TOP TEN THINGS ABOUT HOW TO BECOME A ROCK STAR — when speaking in an elementary school on Career Day


1. Stay in school. All the way. School gives you the ability to think, reason, write, gain creative skills, be around other like minded artists (musicians, theatre, poets, dancers, etc), and go through to college. Get a degree in what you love. Most of all, gain the confidence that school/mentors/teachers/fellow classmates can share with you because the #1 one thing you need in the music industry is confidence.

2. Be creative/dress creative/take creative writing lessons/write music/take lessons and learn an instrument or take vocal lessons, if you want to be a singer. Take every class geared towards your future that you can: choir, drama, debate, history of music, etc. Learn what you like, don’t like, and be yourself. School helps you discover who you are and gets you ready for the real world.

3. Get in bands early on/play music for parties, weddings, hospitals, bar mitzvahs, whatever you can while you are in elementary school. Next time your parents have a dinner party, ask them to hire your band (or you, if you can perform solo) to play for a while. Think of the world as your stage — where you can perform on it!? My first band, I was 10 years old — 4 girls, we all played guitar. But I was already playing for adult events, and had my first paying gig when I was 14 for the Houston Oilers, a football team way back when, and I was paid $450 to walk around and sing songs that were hits on the radio, and I even threw in a few I had written… My mom waited out in the car, and when I was done, I thought I had the BEST JOB IN THE WORLD! Doing what I loved, getting paid, and, of course, my mom for a chauffeur! 🙂

4. Listen to all kinds of music — funk, classical, opera, country, jazz, reggae, pop, R & B, a capella, folk, orchestral, polka, new age, Celtic, cajunto, slack-key Hawaiian guitar — try them all out because you can learn something from EVERY style. What are the musicians singing about? What instruments are they playing? What takes the lead? How does the song break down? Try to write a song in that style. Listen to what emotions the producer was trying to create when she/he put the song together. What was important for the songwriter to say? How does the music support that?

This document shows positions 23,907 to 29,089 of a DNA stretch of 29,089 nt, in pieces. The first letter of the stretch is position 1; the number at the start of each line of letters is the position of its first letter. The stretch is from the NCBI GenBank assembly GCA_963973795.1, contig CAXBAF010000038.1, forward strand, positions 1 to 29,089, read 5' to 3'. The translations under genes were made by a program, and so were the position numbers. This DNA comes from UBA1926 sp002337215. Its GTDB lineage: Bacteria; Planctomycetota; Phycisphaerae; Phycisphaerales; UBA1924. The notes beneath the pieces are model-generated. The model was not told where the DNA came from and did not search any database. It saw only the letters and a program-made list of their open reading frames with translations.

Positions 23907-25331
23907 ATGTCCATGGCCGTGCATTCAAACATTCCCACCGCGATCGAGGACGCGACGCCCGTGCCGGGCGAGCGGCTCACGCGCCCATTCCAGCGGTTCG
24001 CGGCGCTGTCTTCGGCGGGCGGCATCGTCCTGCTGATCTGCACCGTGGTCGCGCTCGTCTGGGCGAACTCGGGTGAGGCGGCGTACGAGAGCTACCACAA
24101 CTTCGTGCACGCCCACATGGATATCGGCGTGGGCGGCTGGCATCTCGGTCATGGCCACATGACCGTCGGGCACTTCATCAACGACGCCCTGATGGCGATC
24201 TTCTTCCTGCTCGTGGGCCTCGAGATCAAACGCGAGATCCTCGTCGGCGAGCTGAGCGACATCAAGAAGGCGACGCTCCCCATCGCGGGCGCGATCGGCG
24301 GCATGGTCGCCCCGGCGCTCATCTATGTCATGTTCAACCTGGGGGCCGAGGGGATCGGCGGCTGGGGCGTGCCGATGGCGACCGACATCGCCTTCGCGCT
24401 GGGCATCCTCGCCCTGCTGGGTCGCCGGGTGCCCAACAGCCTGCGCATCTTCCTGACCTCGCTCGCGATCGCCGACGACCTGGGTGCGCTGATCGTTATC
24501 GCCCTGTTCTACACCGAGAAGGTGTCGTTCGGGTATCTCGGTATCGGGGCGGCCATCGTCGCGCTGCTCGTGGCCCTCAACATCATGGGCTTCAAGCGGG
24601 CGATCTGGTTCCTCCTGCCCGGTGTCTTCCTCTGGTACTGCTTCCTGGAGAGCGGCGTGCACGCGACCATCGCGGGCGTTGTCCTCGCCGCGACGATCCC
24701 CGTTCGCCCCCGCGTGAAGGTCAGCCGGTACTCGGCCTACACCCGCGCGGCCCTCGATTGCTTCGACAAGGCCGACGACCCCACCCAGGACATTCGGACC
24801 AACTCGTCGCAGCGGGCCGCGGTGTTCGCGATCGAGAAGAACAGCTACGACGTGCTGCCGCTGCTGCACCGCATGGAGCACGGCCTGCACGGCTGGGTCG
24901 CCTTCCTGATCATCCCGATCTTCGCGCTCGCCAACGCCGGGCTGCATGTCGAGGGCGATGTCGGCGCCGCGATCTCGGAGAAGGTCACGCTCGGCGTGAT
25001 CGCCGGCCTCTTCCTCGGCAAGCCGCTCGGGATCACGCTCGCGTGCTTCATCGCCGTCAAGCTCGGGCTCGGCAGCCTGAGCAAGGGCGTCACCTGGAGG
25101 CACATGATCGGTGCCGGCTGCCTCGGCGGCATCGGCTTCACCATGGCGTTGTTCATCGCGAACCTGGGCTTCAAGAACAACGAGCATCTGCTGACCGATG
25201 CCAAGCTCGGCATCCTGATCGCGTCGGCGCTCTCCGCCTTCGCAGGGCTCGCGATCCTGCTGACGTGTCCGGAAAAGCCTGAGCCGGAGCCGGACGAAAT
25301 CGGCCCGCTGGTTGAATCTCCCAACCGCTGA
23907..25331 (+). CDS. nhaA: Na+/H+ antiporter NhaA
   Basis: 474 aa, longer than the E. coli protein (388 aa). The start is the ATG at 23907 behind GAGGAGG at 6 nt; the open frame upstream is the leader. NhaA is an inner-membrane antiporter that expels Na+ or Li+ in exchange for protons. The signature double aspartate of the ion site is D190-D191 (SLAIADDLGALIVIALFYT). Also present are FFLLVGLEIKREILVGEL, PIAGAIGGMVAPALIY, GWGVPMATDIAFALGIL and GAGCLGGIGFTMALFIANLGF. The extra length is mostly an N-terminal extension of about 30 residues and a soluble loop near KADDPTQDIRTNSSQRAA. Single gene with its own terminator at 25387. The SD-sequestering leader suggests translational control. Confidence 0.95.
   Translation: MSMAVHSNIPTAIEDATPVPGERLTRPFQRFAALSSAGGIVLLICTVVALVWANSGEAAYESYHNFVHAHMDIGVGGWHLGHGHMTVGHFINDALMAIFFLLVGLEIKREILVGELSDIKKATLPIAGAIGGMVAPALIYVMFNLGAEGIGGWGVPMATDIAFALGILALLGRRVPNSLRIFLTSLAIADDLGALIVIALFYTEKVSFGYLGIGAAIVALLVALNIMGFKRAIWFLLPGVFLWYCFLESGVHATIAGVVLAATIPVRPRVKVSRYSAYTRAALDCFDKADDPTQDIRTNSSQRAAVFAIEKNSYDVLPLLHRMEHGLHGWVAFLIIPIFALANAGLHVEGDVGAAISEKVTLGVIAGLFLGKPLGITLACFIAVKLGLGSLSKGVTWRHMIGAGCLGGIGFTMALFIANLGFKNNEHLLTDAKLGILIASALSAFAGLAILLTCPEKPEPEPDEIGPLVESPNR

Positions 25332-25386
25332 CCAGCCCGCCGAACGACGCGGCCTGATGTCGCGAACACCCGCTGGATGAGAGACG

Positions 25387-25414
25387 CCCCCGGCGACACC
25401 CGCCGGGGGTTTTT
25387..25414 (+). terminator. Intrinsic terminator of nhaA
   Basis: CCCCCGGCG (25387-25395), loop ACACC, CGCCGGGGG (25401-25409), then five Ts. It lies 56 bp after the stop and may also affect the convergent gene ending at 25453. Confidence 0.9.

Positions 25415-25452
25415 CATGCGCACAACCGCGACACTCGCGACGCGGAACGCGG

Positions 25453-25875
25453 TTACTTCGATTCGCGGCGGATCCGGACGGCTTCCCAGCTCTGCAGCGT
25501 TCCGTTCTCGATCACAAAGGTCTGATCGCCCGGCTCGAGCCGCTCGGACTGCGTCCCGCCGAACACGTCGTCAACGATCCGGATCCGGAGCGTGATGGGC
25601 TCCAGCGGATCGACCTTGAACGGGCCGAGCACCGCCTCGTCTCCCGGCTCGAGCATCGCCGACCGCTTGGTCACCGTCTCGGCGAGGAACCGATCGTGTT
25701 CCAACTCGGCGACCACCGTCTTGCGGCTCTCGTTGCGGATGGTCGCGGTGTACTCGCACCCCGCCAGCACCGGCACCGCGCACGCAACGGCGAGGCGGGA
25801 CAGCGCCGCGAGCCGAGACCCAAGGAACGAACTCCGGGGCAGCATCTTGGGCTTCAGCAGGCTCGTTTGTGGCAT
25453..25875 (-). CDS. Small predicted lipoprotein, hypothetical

5. Learn about different aspects of the music business — maybe you don’t want to be a rock star, but want to be in the entertainment business, somehow. Well, there are jobs in: Entertainment Law, Publicity, Promotions (radio/media), Engineering (live or studio), Producing, Film/TV song placement, Performing, Speaking, Recording Studios (owner/manager/designer — someone has to be a specialist in how to create a room where music is recorded, and that’s a specialized field!), Video Production, Publishing, Radio (DJ, Program director, Music Director), Enterainment Journalism (print media/online/tv/radio), Music Critic (print/online/tv/radio), Music Therapist, Booking Agent, Manager, Business Manager, Entertainment Tax Accountant/Tax Lawyer, Personal Assistant, Intern (you work for free, but you gain a lot of experience and networking insights — say, at the Recording Academy or the Texas Music Office or in a studio), Copyright office (at the Library of Congress), Web design and runnng online e-blasts for musicians, Graphic design (for packaging), Distribution, Duplication (making copies of cds to sell), Label owner (signing bands and putting them out on your label), Singing/Writing for Commercials, Creative Consultant (professional networker), Composer… These are just some of the areas associated with the music industry. There are a lot more. Some of them make TONS of money, some of them make very little. But, if you love what you do, the money will come. That’s just how it works.

It’s important to understand what all these different jobs do because you will, at some point, be dealing with these different areas, and you need to understand who does what and why so you can be prepared.

6. Practice, practice, write, practice, record everything you write, keep it all for when you are older, or when you are looking for ideas, or just so you can use it to teach your band, or play for your class, or share with your family (or your very own kids, someday!)

7. Make connections. Send thank you notes. Follow up. Be on time for meetings. Network like crazy. Keep a huge database of people who are in the business who can help you, who you like to work with. Keep a wish list of people you’d like to meet. Read about them. If they are people who have already passed away, study them, anyway (like Jimi Hendrix or Eva Cassidy or Ma Rainey). If they are people still living, and you’d like to meet them, write them a letter. You never know. Most people won’t accept unsolicited material, but you can’t know if you don’t try. When I was a kid, I sent Carly Simon a cassette of my songs and a big letter on how she was one of my heroes. 3 months letter, it came back, unopened, stamped with, “UNSOLICITED MATERIAL UNACCEPTED”. However, then I started writing George Burns, and he DID write back, and then 14 years later, I actually got to MEET HIM. Believe in yourself. Never, never, never give up. Ask for help when you don’t understand something — whether your music teacher, your parents, friends, older musicians you know. Questions are like doors — you can’t know what’s on the other side unless you open them!